and even when he missed, he battled for the board, with Kawhi Leonard usually around the scrum as well. Aldridge got three offensive boards and Leonard six, and the Spurs doubled up the Dubs in both offensive rebounds (14) and second-chance points (24), which was ultimately what won them the game.
"Yeah I was rushing, they were playing small so I was trying to play too fast," said Aldridge afterward of his struggles at Oracle Arena. "I thought tonight I took my time and I tried to make my plays."
Just about everyone seemed to take their time. Gregg Popovich had his guys playing at a snail's pace, grounding nearly every possession down to the limit like something we'd see in NCAA tournament games. There were post-ups, then more post-ups, and then for a change of pace, more post-ups on top of that. And still they were sloppy, with 18 turnovers, trying too many passes through the thicket of arms and legs and attempting too many drives in crowded confines. Green aside, the Warriors were quite successful in disrupting the Spurs offense and forced more dead possessions than Pop cared to count I'm sure.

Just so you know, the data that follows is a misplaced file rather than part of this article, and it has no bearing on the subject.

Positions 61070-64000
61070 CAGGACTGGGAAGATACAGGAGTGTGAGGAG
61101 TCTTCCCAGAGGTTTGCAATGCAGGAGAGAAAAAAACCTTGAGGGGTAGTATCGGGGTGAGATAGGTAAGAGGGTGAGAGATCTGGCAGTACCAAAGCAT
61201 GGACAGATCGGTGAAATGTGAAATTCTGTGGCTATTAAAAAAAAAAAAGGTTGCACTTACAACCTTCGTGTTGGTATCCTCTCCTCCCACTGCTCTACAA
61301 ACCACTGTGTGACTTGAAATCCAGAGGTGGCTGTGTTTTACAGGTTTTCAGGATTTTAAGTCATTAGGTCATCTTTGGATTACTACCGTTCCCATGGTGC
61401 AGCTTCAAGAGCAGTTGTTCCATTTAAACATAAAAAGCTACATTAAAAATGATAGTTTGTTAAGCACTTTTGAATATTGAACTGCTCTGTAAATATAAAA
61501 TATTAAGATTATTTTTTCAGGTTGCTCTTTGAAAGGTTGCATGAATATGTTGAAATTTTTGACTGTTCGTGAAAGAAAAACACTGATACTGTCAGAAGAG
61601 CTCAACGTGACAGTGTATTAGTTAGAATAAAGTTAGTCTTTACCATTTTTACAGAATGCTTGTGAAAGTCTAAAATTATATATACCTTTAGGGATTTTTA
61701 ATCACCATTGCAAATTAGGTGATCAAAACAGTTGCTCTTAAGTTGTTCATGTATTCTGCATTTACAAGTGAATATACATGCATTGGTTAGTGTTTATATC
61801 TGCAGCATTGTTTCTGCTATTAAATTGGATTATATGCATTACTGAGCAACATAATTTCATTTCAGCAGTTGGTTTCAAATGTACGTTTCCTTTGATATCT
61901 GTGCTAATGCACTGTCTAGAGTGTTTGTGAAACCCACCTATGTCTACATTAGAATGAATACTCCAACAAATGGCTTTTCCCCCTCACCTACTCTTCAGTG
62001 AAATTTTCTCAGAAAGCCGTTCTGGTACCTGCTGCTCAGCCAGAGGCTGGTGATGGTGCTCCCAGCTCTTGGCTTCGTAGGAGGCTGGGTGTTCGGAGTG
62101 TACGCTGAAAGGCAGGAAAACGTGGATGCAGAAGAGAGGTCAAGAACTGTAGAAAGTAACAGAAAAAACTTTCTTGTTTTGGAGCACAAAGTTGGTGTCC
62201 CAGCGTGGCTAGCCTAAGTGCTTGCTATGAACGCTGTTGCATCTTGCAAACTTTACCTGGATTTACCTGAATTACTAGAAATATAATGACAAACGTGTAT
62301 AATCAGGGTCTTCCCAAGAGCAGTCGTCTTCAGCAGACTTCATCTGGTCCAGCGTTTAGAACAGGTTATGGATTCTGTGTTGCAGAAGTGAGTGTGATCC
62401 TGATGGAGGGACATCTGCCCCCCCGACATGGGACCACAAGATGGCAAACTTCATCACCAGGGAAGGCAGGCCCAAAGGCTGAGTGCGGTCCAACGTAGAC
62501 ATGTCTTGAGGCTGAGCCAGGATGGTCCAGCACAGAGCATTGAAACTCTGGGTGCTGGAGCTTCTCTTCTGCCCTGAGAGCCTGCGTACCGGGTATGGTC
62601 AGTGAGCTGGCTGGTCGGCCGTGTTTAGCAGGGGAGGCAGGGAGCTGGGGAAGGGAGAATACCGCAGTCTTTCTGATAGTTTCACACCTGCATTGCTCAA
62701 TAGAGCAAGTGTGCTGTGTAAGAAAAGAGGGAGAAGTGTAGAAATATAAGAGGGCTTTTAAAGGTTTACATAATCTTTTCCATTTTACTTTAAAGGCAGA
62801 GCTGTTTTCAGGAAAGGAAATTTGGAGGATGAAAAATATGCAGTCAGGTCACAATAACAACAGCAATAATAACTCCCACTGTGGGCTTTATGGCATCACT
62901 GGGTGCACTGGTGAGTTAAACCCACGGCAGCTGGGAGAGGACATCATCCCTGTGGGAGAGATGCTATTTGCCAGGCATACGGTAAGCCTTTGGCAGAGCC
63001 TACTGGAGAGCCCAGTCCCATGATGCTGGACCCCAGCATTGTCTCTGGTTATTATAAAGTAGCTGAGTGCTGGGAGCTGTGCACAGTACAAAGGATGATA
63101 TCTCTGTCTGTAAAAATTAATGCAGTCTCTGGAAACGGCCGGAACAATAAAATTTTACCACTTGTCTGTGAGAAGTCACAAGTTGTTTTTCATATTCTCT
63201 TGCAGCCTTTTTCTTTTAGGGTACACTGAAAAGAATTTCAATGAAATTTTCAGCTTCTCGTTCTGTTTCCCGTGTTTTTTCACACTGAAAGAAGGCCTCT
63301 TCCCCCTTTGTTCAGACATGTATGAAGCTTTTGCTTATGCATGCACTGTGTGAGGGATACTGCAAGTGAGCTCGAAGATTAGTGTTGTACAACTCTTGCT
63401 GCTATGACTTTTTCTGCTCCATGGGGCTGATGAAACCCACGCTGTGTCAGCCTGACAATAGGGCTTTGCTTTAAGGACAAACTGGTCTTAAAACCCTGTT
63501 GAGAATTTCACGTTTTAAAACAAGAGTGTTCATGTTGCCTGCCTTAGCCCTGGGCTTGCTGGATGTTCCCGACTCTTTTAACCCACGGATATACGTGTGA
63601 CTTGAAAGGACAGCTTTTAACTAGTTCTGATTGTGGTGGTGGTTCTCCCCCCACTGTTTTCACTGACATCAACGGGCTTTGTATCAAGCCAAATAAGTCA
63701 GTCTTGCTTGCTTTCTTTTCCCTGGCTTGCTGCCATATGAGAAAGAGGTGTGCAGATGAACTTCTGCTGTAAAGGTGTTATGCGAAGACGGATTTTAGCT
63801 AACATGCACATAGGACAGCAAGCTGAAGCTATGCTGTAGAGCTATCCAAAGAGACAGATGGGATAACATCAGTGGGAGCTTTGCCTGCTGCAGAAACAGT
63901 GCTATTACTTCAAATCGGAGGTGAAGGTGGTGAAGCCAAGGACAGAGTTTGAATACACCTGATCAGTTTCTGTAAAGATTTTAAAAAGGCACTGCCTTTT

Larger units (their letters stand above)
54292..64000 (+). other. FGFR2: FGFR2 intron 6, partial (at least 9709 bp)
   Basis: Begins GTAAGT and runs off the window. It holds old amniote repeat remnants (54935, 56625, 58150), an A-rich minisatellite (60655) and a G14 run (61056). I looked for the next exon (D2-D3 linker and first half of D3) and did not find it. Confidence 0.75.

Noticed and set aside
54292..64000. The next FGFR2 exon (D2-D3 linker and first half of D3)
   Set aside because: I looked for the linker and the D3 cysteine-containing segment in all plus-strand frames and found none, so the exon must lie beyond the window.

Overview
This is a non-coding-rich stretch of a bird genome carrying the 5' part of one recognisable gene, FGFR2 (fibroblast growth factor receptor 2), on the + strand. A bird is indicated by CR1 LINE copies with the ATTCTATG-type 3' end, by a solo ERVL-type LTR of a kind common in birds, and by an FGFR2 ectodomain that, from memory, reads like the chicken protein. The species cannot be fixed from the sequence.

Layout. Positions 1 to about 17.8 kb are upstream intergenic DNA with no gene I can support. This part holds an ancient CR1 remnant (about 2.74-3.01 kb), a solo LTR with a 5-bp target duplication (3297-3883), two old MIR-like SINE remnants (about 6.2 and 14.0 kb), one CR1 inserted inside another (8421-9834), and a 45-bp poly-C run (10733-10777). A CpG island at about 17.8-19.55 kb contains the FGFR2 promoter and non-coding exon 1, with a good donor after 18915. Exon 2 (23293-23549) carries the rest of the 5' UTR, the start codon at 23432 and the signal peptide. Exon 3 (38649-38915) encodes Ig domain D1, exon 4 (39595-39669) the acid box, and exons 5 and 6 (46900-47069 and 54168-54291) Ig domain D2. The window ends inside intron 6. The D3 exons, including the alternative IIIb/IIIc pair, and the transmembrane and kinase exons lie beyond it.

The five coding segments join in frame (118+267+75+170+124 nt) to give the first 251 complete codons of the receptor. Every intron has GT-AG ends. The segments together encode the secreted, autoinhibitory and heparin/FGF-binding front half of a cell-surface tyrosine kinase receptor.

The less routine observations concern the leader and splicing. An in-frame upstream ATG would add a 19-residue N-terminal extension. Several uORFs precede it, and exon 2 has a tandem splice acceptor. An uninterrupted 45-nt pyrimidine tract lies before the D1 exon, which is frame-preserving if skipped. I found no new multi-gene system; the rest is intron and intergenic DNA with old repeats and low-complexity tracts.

But by hook or by crook, the Spurs were successful in getting Golden State to play the game at their speed and by their rules. Even though Kerr dictated that it would be a small-ball affair from beginning to end, using Brandon Rush in his starting lineup with Green at center, Popovich countered in personnel but not tactics. Tim Duncan came off the bench and was mostly a non-factor, playing eight minutes and none at all in the second half. Boris Diaw started in his place and simply took the post-ups that would've gone to Duncan instead, setting the tone early on with three scores against the slighter Harrison Barnes.
It was a back-and-forth game of fits and starts, with both sides suffering through numerous cold spells and neither able to gain much separation. The Spurs got 17 points from their starting frontcourt in the first quarter, but it represented the totality of their scoring in the period.
San Antonio's bench started very poorly, with Duncan sluggish and out of sorts and his mates combining for more turnovers than shot attempts. Even with the Warriors shooting 33 percent from the field and 1-of-9 from deep, they led 18-17 after one and things seemed ominous.
The bench woke up a bit in the second, with a pair of threes from Manu Ginobili
and one from Patty Mills
but mostly it was Leonard and Aldridge continuing to have their way inside with 13 more points between them.